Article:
Continuous Forms Provide Continuous Profits
The trick is to identify key markets and then add value through service and related products.
It may have seen its heyday come and go but, according to many, continuous product is still a viable profit center for distributors. The key is in paying attention to where and how it's used.
For most manufacturers, sales volume on continuous is stagnant or suffering a slight decline, but they say that's no reason to write off this traditional product.
"Our overall sales are solid for the past three years, though the percentage of continuous in our sales volume is down, but it's still a majority of our business," said Richard Miller, sales manager for Calibrated Forms, Columbus, Kan., an Ennis company.
Unit sets and cut-sheets have filled in where continuous sales have eroded, Miller said, although he's running higher-volume orders in continuous. "We've seen a shift in volume to longer runs, into the millions. Short-run continuous is getting much more competitive," he said.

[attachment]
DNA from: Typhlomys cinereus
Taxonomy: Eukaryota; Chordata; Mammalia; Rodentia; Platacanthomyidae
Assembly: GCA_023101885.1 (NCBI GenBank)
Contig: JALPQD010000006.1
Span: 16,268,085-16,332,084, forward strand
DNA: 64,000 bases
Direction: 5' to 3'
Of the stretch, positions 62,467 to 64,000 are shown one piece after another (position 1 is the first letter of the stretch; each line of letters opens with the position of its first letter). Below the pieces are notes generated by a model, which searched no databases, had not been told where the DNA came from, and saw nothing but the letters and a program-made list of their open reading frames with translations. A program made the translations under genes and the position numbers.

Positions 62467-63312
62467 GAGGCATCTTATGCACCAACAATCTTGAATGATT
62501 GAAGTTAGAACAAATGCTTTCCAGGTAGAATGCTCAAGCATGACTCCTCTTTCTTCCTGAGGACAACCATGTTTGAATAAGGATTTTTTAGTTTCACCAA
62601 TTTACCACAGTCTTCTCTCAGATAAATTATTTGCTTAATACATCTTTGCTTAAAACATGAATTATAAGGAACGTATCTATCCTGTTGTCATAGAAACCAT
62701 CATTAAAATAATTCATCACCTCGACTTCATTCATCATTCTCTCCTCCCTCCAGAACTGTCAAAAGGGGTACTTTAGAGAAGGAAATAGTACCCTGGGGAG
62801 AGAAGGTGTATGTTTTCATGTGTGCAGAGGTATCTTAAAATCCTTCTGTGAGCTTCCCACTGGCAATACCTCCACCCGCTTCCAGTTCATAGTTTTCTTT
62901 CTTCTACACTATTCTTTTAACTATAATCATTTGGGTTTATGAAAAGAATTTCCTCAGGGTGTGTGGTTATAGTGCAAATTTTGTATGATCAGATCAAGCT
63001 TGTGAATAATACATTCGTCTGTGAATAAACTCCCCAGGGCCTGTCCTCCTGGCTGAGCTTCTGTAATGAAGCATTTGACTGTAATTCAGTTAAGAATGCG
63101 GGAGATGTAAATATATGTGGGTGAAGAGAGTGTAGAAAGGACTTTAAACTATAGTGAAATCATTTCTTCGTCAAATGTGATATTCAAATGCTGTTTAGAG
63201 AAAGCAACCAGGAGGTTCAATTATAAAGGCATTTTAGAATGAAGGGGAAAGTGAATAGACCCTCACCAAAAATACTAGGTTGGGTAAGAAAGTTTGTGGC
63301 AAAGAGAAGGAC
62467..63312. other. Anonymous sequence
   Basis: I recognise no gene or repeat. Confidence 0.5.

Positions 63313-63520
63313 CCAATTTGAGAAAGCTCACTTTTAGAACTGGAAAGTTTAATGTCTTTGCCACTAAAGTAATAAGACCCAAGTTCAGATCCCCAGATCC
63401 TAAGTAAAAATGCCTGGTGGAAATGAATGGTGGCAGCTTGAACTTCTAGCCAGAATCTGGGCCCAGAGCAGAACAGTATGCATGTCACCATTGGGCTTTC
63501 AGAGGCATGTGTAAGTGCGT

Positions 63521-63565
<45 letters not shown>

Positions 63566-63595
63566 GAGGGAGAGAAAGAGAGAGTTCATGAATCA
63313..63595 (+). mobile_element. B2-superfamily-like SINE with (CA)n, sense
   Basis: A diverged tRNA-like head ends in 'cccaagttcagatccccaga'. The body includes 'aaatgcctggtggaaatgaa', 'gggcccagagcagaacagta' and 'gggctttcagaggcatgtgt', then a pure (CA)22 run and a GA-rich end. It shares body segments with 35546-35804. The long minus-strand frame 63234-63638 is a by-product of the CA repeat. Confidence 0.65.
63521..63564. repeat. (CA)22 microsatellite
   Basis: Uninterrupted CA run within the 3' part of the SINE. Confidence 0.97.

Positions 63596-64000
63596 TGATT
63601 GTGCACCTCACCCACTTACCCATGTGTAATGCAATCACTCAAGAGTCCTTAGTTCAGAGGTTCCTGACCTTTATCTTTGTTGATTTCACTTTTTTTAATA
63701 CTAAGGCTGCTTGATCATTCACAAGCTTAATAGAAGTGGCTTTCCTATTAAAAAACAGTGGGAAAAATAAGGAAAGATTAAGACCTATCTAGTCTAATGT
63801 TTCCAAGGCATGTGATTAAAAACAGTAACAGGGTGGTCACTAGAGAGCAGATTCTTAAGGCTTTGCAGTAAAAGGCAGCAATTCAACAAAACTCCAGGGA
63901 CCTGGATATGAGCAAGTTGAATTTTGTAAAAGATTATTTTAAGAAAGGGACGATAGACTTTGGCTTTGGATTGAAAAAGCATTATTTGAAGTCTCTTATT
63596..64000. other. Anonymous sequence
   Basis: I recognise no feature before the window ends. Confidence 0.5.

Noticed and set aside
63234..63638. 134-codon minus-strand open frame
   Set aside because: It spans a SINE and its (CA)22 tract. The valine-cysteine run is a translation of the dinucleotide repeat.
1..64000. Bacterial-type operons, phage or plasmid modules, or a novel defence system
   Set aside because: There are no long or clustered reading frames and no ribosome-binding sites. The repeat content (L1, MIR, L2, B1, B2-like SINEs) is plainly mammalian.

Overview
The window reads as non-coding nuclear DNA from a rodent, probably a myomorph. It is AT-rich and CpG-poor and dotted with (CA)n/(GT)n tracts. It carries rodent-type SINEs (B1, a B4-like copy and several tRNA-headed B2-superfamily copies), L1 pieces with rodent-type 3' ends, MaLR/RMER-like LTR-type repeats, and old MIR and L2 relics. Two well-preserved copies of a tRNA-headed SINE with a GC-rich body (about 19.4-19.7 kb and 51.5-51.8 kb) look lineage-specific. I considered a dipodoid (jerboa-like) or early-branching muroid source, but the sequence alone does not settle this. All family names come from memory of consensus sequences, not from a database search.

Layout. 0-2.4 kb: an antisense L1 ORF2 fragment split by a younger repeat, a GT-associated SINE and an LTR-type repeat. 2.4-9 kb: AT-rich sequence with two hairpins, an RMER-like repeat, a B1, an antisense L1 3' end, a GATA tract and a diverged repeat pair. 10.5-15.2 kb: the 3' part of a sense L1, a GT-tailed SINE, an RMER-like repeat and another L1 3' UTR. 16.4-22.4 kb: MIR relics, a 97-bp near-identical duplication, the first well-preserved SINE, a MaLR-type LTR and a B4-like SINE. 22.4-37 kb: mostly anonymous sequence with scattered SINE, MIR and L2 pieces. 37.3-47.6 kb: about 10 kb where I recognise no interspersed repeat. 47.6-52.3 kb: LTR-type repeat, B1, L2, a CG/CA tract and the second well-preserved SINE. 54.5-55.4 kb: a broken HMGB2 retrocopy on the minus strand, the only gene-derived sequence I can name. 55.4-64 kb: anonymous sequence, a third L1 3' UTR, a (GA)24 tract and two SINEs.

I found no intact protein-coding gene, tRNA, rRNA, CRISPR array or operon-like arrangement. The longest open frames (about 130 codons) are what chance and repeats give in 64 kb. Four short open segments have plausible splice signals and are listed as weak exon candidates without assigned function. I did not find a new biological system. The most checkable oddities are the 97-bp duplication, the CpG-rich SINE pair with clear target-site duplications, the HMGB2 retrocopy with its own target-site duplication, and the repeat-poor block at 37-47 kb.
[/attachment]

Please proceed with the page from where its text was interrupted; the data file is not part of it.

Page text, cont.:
As small businesses who place short-run continuous orders see their line printers and other hardware becoming obsolete, "it forces a transition to laser cut-sheets," Miller said. The five-part and six-part continuous orders are "few and far between," although manufacturing companies and transportation industry businesses still provide a market, he noted.
The shrinking pie on that niche has made some forms producers "very, very hungry and extremely aggressive. They have the ability to turn orders around very quickly," Miller said.
This strategy has worked for Rotary Forms Press, a $13 million manufacturer in Hillsboro, Ohio. Marketing Manager Cathy Castner said that over the past three years, "We've maintained sales, but have been very aggressive to do that. It's very competitive."
Rotary Forms Press has entered into competitive contract pricing to get more variety of work and has seen a mix of long- and short-run orders, with many orders in the 10,000 to 15,000 range.